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Global meet on disaster resilient infra stresses on people-centred development

The Coalition for Disaster Resilient Infrastructure (CDRI) in partnership with the United States Agency for International Development (USAID) on Wednesday commenced the International Conference on Disaster Resilient Infrastructure 2022.

The inaugural session of ICDRI 2022, being held in a hybrid format, witnessed the heads of states from CDRI member countries, including Prime Minister Narendra Modi, his counterparts from Australia – Scott Morrison, Japan – Fumio Kishida, and President of Madagascar Andry Nirina Rajoelina, sharing their perspectives on the opportunities and challenges to build climate and disaster resilience in transitioning infrastructure systems. 

CDRI is a multi-stakeholder global partnership of national governments, UN agencies and programmes, multilateral development banks, the private sector, academic and knowledge institutions. CDRI is led and managed by national governments, where knowledge is generated and exchanged on different aspects of disaster resilience of infrastructure. 

The opening session focused on processes through which countries can collectively accelerate the shared goal of building climate and disaster resilient societies and eco-systems.

The ICDRI 2022 has brought together more than 20 member countries, international organisations, and institutions on a single platform. 

Inaugurating the conference, Modi stressed the need for developing infrastructure that are climate disaster resilient. He said infrastructural development needs to be people centred. 

“Infrastructure is not just about creation of capital assets and generating long term return on investment. It is not about the numbers, it is not about the money, it is about people. It is about providing them high quality, dependable and sustainable services. In an equitable manner, people must be at the heart of any infrastructure growth story. And that is exactly what we in India are trying to do.”

The Prime Minister said it the solemn promise of CDRI to “leave no one behind” and it remains “committed to meeting the needs of the poorest.”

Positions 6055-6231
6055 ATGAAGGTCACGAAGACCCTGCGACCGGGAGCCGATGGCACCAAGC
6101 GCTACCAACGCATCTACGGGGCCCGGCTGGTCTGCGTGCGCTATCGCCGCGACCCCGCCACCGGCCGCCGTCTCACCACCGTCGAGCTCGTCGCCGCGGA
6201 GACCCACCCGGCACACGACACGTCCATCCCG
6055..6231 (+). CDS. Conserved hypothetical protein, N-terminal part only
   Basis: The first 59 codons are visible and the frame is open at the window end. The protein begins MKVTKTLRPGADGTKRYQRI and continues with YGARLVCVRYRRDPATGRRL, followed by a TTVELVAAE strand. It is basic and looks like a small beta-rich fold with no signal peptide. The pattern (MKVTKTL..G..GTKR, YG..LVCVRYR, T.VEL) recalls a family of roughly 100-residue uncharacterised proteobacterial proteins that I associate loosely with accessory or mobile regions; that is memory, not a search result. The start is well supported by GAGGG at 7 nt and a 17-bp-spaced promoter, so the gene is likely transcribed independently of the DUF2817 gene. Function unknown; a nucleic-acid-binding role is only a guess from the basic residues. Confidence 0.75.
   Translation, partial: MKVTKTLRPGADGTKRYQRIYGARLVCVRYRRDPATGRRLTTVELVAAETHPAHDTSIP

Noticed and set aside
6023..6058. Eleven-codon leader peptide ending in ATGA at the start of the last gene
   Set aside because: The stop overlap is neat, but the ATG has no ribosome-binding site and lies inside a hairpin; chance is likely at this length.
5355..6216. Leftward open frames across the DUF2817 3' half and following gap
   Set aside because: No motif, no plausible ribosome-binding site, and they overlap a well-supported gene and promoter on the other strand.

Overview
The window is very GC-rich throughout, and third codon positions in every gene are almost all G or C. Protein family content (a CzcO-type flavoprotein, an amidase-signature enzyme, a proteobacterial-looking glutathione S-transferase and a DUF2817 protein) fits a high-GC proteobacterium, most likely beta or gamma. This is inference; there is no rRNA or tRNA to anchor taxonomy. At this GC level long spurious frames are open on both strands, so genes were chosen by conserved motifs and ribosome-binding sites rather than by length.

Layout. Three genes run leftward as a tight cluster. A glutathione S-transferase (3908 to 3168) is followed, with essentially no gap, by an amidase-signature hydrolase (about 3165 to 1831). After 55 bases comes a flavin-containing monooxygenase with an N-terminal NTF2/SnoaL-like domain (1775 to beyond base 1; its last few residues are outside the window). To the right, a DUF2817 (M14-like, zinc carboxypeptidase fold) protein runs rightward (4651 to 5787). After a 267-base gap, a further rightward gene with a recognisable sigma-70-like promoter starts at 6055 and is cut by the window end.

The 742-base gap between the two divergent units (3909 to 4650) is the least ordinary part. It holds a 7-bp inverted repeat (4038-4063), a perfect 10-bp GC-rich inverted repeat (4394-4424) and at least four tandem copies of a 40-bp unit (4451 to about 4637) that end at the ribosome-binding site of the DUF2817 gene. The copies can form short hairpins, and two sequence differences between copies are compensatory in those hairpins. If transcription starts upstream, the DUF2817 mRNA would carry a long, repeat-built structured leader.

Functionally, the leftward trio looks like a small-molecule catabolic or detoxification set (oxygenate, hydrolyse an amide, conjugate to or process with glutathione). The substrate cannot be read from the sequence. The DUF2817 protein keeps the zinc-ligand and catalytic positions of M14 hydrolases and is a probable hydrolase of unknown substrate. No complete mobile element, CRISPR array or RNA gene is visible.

“With modern technology and knowledge at our disposal, can we create resilient infrastructure that is built to last. Recognition of this challenge underpins the creation of CDRI. In the short time of two-and-half years, CDRI has undertaken important initiatives and made valuable contributions. To make our future resilient, we have to work towards a resilient infrastructure transition which is the primary focus of this conference.”

Morrison highlighted in his address that Australia is a continent nation that sits on the path of climate disaster risks and the stakes are high for resilient infrastructure to overcome such risks. 

“Because of climate change, frequency of events such as droughts, fired, cyclones, floods are increasing. Small island states, especially our Pacific family are particularly vulnerable. That’s why I joined with Prime Minister Modi, Prime Minister (Boris) Johnson, Prime Minister (Frank) Bainimarama (of Fiji), and the Prime Ministers of Jamaica and Mauritius to launch the infrastructure of Resilient Island States (IRIS) initiative at COP26 last year.”

Reiterating that his country has set a target of achieving Net Zero by 2050, Morrison said, “Australia has pledged $10 million for IRIS which complements our broader work with our Pacific family.”

Mentioning the Quad alliance, Morrison said his country is exploring collaboration in disaster risk resilience through global partners. “Through Quad we will explore collaborations to share satellite and real time data for disaster preparedness in the Indo-Pacific region.”

The first day of the conference witnessed sessions on the themes of future thinking and foresight approach, refurbishment, and replenishment of aging infrastructure, and integrating resilience and adaption into infrastructure investment.

Japan’s Kishida shared his views by stating that Japan intends to contribute to the initiative of the CDRI by utilising the knowledge and technologies fostered through our past experiences of disasters such as earthquakes and typhoons. “We expect CDRI to play a significant role in the Quad’s efforts for adaptation to climate change. In this context, I am delighted to learn that this year’s ICDRI will feature a session where experts from the four countries — Australia, India, Japan and the United States — are expected to exchange their views towards augmentation of disaster resilience and collaboration in the Indo-Pacific Region.”

The President of Madagascar, an island nation that has recently joined the CDRI, said called the ICDRI an important space for discussion and deliberation on the resilient future of our infrastructure systems. “We are determined to bring our active participation and to share with other countries our experience on climate-related disaster management. Madagascar is committed and determined to work for our common cause of promoting disaster and climate change resilient infrastructures, not only in our country but all over the world.”

The opening day of the conference also hosted policy forums discussing regional cooperation to strengthen resilience of infrastructure and communities in the Indo-Pacific and Risk assessment and resilience metrics to inform the creation and management of infrastructure assets and systems of today and the future. 

The second and third day of the conference will see sessions on SIDS and LDCs, power, telecom, transport, nature-based solutions, capacity development, community involvement in infrastructure recovery and reconstruction, hydrogen infrastructure, and standards and certifications for infrastructure resilience.

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